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The ELC Report 2016 Dr. Irum N - Copy.pdf (3.09 MB)

The English Language Centre Community College Qatar: A Position Report

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submitted on 2024-02-24, 19:54 and posted on 2024-02-25, 05:01 authored by Irum NazIrum Naz, Ruari Alexander MacLeod

This study provides a comprehensive profile of the English Language Centre (ELC) and its various stakeholders at the Community College of Qatar. It considers the program's relative strengths and weaknesses as well as ways in which it might best be developed in the interests of efficiency, expediency, and improved learning outcomes for students. The study was conducted in the ELC by faculty members and administrators involved in the day-to-day operations of the facility. It involved the collection of qualitative and quantitative data following comprehensive research efforts and preceding rigorous data analysis and interpretation. The focus of the study was the quality of the Foundation Program at CCQ and the manner in which it might be upgraded to provide a better learning experience for students – one that would help them to accelerate through the levels of the program with optimal learning outcomes.

With regard to the curriculum, participants felt that the existing program would benefit from significant revisions. These would include narrowing the focus of courses and providing sets of very specific learning objectives for students, with attention to preventing repetition between levels and subjects. The idea of integrating skills was also put forth as a means of increasing the efficiency of the program and rendering it more cost effective. Finally, in terms of assessment, the data suggested that a set of standardized assessments that more closely suited the programs of study should be devised to assess students more fairly and accurately than at present. In terms of student learning outcomes, it was recommended that students undergo a more comprehensive placement process to ensure that they begin the program at an appropriate level and get the maximum benefit from their experience in the ELC. Although this also ties into the idea of curriculum change, it was hoped that students could leave the ELC having had exposure to courses in English for specific purposes (ESP). This would help to enhance learning outcomes for students and make the program more practical in its capacity to provide applied learning experiences for students. Finally, the idea of a more reliable exit assessment for students was raised frequently as a means by which the ELC could regulate itself and ensure optimum learning outcomes for students finishing the program.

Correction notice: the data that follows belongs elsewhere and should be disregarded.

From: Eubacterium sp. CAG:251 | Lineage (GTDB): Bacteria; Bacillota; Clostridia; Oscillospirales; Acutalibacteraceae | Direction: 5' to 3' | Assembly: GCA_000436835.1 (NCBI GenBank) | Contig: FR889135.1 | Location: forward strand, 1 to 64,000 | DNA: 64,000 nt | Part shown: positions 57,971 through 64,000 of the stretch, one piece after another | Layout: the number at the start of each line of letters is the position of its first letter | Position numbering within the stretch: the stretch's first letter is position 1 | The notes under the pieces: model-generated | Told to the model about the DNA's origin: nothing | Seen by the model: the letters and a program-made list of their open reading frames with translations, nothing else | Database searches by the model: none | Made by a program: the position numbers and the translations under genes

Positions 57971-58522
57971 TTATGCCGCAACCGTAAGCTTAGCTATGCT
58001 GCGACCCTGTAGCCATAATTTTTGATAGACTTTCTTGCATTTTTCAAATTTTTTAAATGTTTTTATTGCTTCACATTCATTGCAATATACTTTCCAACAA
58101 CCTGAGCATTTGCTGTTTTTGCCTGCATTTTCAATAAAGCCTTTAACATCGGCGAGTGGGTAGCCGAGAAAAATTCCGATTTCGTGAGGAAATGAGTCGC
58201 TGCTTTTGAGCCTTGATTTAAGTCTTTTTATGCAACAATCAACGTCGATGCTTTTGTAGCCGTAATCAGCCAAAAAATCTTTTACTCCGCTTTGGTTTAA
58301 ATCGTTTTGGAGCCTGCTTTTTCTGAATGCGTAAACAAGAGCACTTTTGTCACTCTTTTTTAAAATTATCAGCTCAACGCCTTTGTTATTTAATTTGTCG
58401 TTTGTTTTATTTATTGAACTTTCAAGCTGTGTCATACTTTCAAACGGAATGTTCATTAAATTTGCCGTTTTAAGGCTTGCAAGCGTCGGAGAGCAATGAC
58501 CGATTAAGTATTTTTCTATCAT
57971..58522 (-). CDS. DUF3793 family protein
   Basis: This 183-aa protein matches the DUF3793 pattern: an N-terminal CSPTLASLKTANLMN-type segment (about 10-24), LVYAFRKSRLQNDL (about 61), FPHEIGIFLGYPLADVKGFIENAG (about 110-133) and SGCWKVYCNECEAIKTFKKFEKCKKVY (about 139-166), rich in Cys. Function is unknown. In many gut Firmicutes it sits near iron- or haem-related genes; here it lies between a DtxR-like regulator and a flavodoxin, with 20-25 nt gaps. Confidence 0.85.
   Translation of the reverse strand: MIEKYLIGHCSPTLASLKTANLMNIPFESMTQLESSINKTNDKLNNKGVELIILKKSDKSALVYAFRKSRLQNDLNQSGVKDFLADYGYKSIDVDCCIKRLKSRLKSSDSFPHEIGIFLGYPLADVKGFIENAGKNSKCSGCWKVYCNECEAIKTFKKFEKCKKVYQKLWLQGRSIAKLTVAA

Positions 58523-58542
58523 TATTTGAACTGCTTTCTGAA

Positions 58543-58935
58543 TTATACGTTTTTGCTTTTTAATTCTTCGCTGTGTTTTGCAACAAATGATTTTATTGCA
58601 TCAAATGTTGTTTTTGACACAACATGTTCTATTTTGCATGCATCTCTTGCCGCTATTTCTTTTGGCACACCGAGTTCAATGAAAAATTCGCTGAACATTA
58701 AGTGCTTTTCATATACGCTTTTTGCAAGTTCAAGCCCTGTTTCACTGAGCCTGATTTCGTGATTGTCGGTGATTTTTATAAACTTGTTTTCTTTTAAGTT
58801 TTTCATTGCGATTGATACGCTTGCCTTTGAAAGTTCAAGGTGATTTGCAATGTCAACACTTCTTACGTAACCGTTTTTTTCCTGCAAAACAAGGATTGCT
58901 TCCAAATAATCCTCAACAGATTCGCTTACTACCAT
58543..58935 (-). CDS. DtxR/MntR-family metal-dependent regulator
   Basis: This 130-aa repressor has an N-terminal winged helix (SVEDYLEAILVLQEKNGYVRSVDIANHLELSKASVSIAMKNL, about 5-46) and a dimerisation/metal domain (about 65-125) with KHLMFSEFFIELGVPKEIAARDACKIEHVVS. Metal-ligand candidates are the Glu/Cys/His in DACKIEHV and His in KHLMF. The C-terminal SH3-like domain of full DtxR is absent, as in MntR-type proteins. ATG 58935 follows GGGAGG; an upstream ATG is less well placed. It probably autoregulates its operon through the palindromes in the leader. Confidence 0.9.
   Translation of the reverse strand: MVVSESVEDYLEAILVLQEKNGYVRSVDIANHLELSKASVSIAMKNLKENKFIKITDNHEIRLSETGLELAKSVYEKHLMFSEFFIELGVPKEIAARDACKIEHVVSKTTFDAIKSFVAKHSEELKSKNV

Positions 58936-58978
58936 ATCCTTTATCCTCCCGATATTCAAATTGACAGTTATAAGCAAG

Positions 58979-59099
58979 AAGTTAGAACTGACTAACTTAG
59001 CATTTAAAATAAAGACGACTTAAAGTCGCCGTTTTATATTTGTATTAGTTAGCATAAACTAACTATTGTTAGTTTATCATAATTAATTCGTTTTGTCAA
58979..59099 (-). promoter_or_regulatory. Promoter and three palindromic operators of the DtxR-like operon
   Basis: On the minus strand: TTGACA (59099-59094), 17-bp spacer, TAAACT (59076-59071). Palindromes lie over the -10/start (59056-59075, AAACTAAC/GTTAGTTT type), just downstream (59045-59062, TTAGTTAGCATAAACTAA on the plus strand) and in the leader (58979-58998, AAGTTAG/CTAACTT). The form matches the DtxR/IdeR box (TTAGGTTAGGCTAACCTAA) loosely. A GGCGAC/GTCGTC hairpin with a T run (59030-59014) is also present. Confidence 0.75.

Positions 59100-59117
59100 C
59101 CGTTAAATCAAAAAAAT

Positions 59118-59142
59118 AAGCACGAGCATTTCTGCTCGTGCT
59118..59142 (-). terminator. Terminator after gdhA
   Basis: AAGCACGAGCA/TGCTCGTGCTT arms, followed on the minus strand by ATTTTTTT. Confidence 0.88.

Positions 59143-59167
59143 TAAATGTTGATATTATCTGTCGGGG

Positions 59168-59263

Finally, with respect to the general learning environment in the ELC, there were a number of important recommendations which participants felt would benefit ELC students greatly. One of these was the provision of a learning center for students that would help them to receive personalized tuition and differentiated instruction. Another was a recommendation that an extra level be added to the ELC to accommodate the different levels of English language proficiency represented among ELC students. Further recommendations were related to class size and length as well as building a stronger relationship with the Transition program to expedite the conversion to that program for students.

The study was comprehensive in scope and rigorous in the thoroughness of its data collection and analysis. The evidence collected in the course of conducting the study suggests that significant change is needed in the structure of the ELC program specifically with regard to curriculum, learning outcomes for students, and the ELC‟s learning environment in general. The study also reveals, however, that fairly specific changes and the manner by which these can be implemented are both identifiable and considered attainable by stakeholders in the ELC. That is to say that members of the ELC are confident that meaningful change can be effected and implemented in a timely and expedient manner. With the cooperation of the department and its various stakeholders, the ELC can evolve and grow into an effective unit that maximizes its utility for students and the communities in which they live.

Other Information

Report prepared by: The English Language Centre (ELC) Curriculum Committee
See the English Language Centre's website:



  • English

Publication Year

  • 2016

License statement

This Item is licensed under the Creative Commons Attribution 4.0 International License.

Institution affiliated with

  • University of Doha for Science and Technology
  • College of General Education - UDST
  • Community College of Qatar
  • English Language Center - CCQ


The data collection phase of the study involved one-to-one and group interviews, as well as focus group discussions, all of which were recorded, transcribed and analyzed. Data collection also involved the administration of quantitative surveys to which ELC faculty members responded. These too were subjected to rigorous analysis and interpretation. The analyses of the various research data suggested that there was a need for improvement (in the opinions of ELC personnel) in the ELC program as a whole, and particularly in terms of curriculum, student learning outcomes, and the general learning environment in the ELC.

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